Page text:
When a cell in the body divides, it will pass on a copy of its DNA to each of its daughter cells. DNA is also passed on at the level of organisms, with the DNA in sperm and egg cells combining to form a new organism that has genetic material from both its parents.

    Physically speaking, DNA is a long string of paired chemical units (nucleotides) that come in four different types, abbreviated A, T, C, and G, and it carries information organized into units called genes. Genes typically provide instructions for making proteins, which give cells and organisms their functional characteristics.

    Image of a eukaryotic cell, showing the nuclear DNA (in the nucleus), the mitochondrial DNA (in the mitochondrial matrix), and the chloroplast DNA (in the stroma of the chloroplast).

    In eukaryotes such as plants and animals, the majority of DNA is found in the nucleus and is called nuclear DNA. Mitochondria, organelles that harvest energy for the cell, contain their own mitochondrial DNA, and chloroplasts, organelles that carry out photosynthesis in plant cells, also have chloroplast DNA. The amounts of DNA found in mitochondria and chloroplasts are much smaller than the amount found in the nucleus. In bacteria, most of the DNA is found in a central region of the cell called the nucleoid, which functions similarly to a nucleus but is not surrounded by a membrane.

    A cell’s set of DNA is called its genome. Since all of the cells in an organism (with a few exceptions) contain the same DNA, you can also say that an organism has its own genome, and since the members of a species typically have similar genomes, you can also describe the genome of a species. In general, when people refer to the human genome, or any other eukaryotic genome, they mean the set of DNA found in the nucleus. Mitochondria and chloroplasts are considered to have their own separate genomes.

    Chromatin

    In a cell, DNA does not usually exist by itself, but instead associates with specialized proteins that organize it and give it structure. In eukaryotes, these proteins include the histones, a group of basic (positively charged) proteins that form “bobbins” around which negatively charged DNA can wrap. In addition to organizing DNA and making it more compact, histones play an important role in determining which genes are active. The complex of DNA plus histones and other structural proteins is called chromatin.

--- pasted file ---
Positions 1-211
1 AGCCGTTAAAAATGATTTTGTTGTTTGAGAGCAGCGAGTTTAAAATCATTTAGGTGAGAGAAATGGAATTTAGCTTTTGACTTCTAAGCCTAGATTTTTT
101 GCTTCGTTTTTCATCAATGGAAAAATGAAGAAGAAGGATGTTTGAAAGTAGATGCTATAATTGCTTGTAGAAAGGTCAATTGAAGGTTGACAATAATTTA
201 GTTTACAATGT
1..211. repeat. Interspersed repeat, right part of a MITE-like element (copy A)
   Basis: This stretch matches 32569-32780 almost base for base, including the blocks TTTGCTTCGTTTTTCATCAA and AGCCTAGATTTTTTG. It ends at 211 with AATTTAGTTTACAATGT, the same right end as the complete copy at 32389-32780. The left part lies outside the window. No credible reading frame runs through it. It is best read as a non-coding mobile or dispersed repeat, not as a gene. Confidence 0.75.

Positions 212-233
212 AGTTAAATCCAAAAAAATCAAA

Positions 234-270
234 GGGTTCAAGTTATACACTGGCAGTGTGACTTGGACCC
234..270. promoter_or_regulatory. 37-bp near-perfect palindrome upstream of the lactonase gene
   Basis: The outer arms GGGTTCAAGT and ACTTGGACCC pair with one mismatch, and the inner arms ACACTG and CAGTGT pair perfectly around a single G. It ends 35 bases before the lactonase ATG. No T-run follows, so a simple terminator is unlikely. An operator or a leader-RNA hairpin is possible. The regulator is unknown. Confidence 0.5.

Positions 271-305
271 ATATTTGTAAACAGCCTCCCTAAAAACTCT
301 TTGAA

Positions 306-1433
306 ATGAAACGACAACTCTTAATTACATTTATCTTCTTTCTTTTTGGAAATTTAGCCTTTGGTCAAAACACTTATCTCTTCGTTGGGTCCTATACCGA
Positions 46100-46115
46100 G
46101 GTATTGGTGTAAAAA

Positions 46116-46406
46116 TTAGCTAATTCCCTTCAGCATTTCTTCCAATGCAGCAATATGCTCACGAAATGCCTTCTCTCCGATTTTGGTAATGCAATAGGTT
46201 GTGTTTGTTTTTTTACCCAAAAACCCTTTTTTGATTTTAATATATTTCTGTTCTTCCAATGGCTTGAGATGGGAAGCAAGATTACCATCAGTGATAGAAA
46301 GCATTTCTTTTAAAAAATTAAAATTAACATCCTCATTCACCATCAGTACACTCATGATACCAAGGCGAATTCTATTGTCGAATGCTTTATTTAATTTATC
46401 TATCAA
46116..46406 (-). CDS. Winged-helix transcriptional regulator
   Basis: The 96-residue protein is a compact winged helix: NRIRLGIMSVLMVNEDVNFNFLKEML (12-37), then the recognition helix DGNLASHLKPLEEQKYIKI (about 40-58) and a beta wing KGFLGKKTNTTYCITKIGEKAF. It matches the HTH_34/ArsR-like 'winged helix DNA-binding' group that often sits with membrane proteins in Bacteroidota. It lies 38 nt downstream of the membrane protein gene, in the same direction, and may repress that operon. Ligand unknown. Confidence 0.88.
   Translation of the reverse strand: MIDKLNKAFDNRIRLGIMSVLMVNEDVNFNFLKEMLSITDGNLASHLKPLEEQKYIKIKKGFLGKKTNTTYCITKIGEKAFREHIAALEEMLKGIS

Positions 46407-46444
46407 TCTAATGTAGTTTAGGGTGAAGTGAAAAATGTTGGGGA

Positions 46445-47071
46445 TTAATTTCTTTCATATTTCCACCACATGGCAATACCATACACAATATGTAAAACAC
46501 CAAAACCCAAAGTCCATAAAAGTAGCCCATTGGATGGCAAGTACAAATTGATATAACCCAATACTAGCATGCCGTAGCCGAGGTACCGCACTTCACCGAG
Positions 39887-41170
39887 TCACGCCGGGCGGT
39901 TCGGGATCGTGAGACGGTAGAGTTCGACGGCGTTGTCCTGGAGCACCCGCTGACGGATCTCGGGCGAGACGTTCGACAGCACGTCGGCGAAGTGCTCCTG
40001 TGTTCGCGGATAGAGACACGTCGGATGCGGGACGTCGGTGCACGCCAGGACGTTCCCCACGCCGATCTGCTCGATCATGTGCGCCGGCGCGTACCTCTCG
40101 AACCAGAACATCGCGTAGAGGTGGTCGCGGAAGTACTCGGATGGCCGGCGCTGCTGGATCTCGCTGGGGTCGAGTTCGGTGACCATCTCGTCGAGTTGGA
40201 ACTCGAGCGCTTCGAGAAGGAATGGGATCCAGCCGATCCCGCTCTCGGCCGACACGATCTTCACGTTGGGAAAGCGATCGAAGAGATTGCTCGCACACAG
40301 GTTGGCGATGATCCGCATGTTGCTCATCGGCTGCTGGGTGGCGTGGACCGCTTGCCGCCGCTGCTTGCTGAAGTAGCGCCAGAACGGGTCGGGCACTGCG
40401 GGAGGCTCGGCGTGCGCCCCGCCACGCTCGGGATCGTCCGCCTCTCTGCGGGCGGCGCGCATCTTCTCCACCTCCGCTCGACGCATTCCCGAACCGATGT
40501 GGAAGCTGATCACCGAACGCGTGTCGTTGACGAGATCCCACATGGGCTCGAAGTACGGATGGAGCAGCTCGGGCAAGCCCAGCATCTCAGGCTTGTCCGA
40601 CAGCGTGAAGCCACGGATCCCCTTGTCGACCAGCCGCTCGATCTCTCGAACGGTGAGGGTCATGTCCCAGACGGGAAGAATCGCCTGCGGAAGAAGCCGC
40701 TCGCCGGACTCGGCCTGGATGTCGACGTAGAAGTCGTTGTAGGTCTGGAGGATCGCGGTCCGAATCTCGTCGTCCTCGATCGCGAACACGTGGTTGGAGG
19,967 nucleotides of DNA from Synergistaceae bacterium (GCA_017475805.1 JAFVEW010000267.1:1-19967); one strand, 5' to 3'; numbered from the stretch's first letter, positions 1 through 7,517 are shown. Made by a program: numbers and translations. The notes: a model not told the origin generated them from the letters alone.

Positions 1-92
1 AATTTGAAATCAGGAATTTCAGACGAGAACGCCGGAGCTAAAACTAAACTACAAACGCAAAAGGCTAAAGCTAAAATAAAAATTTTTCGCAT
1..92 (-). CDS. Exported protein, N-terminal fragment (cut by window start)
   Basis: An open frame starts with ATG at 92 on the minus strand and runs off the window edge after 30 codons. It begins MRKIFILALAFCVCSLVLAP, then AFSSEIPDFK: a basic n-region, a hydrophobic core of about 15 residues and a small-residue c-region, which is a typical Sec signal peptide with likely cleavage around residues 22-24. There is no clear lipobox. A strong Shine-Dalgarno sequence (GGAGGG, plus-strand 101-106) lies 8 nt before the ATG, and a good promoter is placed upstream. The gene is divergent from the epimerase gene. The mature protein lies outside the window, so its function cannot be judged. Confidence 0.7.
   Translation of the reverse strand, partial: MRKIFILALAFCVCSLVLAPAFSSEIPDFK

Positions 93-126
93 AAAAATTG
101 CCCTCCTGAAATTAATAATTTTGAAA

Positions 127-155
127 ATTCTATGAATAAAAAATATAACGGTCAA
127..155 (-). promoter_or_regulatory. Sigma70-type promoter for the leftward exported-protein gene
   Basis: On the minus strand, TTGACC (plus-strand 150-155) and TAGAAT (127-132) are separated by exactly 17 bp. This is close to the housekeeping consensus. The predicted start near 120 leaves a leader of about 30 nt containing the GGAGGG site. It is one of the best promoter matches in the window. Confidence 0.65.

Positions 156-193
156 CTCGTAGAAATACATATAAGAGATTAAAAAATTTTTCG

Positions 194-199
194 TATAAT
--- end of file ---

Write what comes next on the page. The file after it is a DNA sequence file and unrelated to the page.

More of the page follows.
Image of a long, double-stranded DNA polymer, which wraps around clusters of histone proteins. The DNA wrapped around histones is further organized into higher-order structures that give a chromosome its shape.

    For most of the life of the cell, chromatin is decondensed, meaning that it exists in long, thin strings that look like squiggles under the microscope. In this state, the DNA can be accessed relatively easily by cellular machinery (such as proteins that read and copy DNA), which is important in allowing the cell to grow and function.

    Decondensed may seem like an odd term for this state – why not just call it “stringy”? – but makes more sense when you learn that chromatin can also condense. Condensation takes place when the cell is about to divide. When chromatin condenses, you can see that eukaryotic DNA is not just one long string. Instead, it’s broken up into separate, linear pieces called chromosomes. Bacteria also have chromosomes, but their chromosomes are typically circular.